What’s a blog to do?

James C. Foust’s textbook, Online Journalism, lists six ways blogs can join in journalistic discourse.

Blogs can provide commentary of other news coverage or events. They can filter and edit, guiding readers to certain news story. Blogs can also provide grassroots reporting, covering stories and news events firsthand. My blog serves all three of these functions.

Blogs can also fact-check information previously in the blog or in other media and provide annotative reporting to supplement another news story and open-source reporting and peer review.

I filter and edit every week, I believe, so I’m going to keep that up this week. Check out this article, by the AP, about the response NBC got when they asked viewers for good, upbeat stories.  This is an interesting article, and I think brings up a good point. Yes, we are in the middle of some very depressing, critical times in the world. But, those things don’t consume all of our thoughts, and they aren’t all we want to hear about. People can be positive, so why not the news?

I’m going to use one of the functions I haven’t yet used, also. Fact-checking. And I’m going to start with my own blog. I realized, after critiquing the NPR‘s blog “Picture Show,” that I was incorrect about how often they update the blog. It is not every day, or even every week day. Rather, it skips around and sometimes is updated every day for several days in a row, and sometimes isn’t updated for several days.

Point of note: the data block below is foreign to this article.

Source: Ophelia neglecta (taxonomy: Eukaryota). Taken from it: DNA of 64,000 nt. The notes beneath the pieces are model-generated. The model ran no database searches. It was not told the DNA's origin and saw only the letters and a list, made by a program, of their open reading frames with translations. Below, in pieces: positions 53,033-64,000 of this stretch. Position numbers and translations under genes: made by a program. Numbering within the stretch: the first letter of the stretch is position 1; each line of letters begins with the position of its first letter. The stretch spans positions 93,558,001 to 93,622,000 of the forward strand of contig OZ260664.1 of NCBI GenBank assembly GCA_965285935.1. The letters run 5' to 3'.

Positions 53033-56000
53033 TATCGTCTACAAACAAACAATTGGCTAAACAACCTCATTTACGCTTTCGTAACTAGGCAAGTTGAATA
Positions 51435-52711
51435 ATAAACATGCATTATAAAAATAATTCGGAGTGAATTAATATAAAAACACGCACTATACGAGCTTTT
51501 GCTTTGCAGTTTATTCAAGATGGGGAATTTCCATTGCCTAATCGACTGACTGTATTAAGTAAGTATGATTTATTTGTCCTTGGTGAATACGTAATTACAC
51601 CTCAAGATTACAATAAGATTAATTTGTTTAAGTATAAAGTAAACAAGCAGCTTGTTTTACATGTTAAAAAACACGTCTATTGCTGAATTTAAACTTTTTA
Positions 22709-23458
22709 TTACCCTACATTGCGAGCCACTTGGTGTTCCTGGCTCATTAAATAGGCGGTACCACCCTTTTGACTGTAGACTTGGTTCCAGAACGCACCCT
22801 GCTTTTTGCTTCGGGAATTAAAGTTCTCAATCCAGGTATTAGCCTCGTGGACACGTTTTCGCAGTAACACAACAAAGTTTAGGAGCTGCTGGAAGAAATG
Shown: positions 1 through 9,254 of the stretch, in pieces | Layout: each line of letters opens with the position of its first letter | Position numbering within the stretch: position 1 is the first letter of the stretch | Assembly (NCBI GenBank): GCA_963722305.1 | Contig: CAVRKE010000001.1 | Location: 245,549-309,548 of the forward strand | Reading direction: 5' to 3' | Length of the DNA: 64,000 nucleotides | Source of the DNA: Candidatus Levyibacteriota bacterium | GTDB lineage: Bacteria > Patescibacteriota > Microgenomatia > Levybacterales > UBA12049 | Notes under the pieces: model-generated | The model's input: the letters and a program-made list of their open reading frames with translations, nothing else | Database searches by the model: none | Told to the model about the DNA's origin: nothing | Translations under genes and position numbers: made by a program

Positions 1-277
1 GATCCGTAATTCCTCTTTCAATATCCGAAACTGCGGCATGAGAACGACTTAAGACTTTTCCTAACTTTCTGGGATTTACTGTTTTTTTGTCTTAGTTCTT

The textbook has an accompanying Web site with some great content.


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The Chron.com v. The LA Times

The Houston Chronicle and the LA Times are about to go head to head.

The Nieman Journalism Lab recently compiled a list of the Top 15  newspaper Web sites according to the number of unique monthly visitors. From the bottom five I chose the Chronicle, because I lived there for so long, and, because the Chronicle is a city paper, I chose the LA Times from the top five to compare it with.

The LA Times’ front page is much cleaner than the Chronicle’s. Chron.com looks very busy, cluttered and even a little intimidating. The Times utlitized more pictures on the front page and spaced out separate items. The Chronicle has a lot of little pictures on their home page, adding to the cluttered look, and bunches a lot of the links for their stories together. The Times was much more pleasing to look at.

Chronicle: 0, Times: 1

I really like that the Chronicle has all their links at the top of the page. If I know what I’m looking for, I can get there without scrolling. The Times put their links to different sections on the side, descending down the page. This isn’t a huge inconvenience (just a minor one), but it does take longer to get around this way. As far as ease of use goes, the Chronicle has a slight edge.

Chronicle: 1, Times: 1